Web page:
Photo by Aaron Babcock
Nebraska Football

Nebraska's Best 'Back-Up'

September 7, 2017
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Saturday’s game against Arkansas State was a new experience for junior outside linebacker Luke Gifford.

The Lincoln Southeast product played in six games as a redshirt freshman before suffering an injury that cost him the rest of the season. As a sophomore, he played in four games. Heading into the 2017 season, he had made eight tackles in his career.

Against the Red Wolves, Gifford more than doubled that per-season average, leading the Huskers with nine tackles while playing nearly every snap on defense — somewhere in the area of 90 plays.

“It was way more than I think I ever played in high school,” Gifford said. “It was a lot.”

Gifford’s extensive role on Saturday was somewhat of a surprise, even to the linebacker himself. After all, he was listed as second on the depth chart at field outside linebacker behind senior Marcus Newby.

“I didn’t even really think about it during the game at all, until afterwards when they told me,” Gifford said. “I was like ‘Really? I didn’t know that.’ It was a lot of plays. I was definitely sitting in the ice bath on Sunday.”

Though Gifford was listed behind Newby — after a hard-fought position battle during fall camp — the two actually started the game together. During the course of the game, Gifford lined up all over the field, shifting around based on who the other linebackers were on the field.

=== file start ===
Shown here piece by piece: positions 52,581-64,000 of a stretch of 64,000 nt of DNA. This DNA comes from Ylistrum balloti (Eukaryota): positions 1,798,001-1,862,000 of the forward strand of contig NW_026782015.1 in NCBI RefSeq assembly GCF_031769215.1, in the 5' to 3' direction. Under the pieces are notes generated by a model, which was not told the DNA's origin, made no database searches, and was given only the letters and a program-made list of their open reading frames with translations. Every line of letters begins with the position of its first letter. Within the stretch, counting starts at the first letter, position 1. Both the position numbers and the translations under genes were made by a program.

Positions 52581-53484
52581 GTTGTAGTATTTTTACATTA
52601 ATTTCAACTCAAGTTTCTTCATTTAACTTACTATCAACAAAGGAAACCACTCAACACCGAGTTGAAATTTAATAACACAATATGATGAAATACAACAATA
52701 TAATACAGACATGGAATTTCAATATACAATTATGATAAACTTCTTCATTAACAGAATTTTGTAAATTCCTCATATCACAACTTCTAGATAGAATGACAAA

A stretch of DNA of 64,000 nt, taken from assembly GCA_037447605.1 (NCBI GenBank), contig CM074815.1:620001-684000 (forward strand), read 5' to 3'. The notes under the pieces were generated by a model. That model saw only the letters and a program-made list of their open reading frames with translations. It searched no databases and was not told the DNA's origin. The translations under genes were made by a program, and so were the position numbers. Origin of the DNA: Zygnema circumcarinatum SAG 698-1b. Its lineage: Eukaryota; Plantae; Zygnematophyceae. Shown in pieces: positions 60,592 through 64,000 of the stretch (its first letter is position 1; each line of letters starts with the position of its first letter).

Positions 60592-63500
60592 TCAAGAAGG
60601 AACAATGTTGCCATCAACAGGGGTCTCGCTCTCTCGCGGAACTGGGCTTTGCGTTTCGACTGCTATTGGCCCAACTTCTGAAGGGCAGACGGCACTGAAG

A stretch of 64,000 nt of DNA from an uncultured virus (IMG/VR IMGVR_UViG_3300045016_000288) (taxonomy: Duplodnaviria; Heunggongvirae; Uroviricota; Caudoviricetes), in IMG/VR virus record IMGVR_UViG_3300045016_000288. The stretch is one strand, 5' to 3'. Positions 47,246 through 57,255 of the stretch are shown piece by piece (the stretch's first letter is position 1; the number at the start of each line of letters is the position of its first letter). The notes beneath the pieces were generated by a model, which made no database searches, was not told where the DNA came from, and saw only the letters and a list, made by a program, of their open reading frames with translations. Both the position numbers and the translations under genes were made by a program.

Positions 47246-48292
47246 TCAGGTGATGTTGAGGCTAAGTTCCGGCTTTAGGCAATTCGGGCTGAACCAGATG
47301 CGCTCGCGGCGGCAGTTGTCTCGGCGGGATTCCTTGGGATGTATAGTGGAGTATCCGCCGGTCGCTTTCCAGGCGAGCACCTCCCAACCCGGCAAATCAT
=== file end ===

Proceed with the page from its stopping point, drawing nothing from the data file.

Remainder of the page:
“We like playing at the same time a lot, and it could be anybody, really; it doesn’t really matter,” Gifford said about sharing the field with Newby. “He could play that side, Alex [Davis] could play the other side, it’s not really too big of a deal for us. We can do a lot of different things with it.”

Throughout the game, Gifford lined up at both outside linebacker spots as well as at defensive end in a four-man front. He dropped into coverage, set the edge against the run and went after the quarterback. Now listed at 6-foot-3 and 235 pounds, Gifford has come a long way from when he was working at safety during his redshirt year.

Lining up with his hand in the dirt is a bit different than what Gifford is used to, but it is something he’ll get plenty of chances to do in Bob Diaco’s defense. 

“It’s still something I’m working on a lot, obviously,” Gifford said. “The pass rush I’d say I’m getting a lot more comfortable with but I still have to work on it against the run for sure, so it’s still a work in progress.”

Gifford was fairly modest in his self-evaluation.

“I’d say I had an OK game,” Gifford said. “I missed a lot of tackles — not a lot, but a couple that were pretty big that can’t happen; I’ve got to make those plays especially if I want to be the player that I want to be and if we want to have the defense that we want to have. For the first game, it was pretty clean overall.”

Coach Mike Riley was a bit more effusive in his praise for Gifford, saying the linebacker was one of the players who made the biggest jump from last season. 

Oregon is going to post a much stiffer test than the Red Wolves did last week, however, and as well as he did during week one Nebraska is going to need even more out of Gifford in order to knock off the Ducks. 

Week one made it very clear that Gifford is going to be relied upon extensively in Nebraska’s 3-4 defense.

Even though he’s still listed as a second-teamer on the depth chart.

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Nebraska's Best 'Back-Up'

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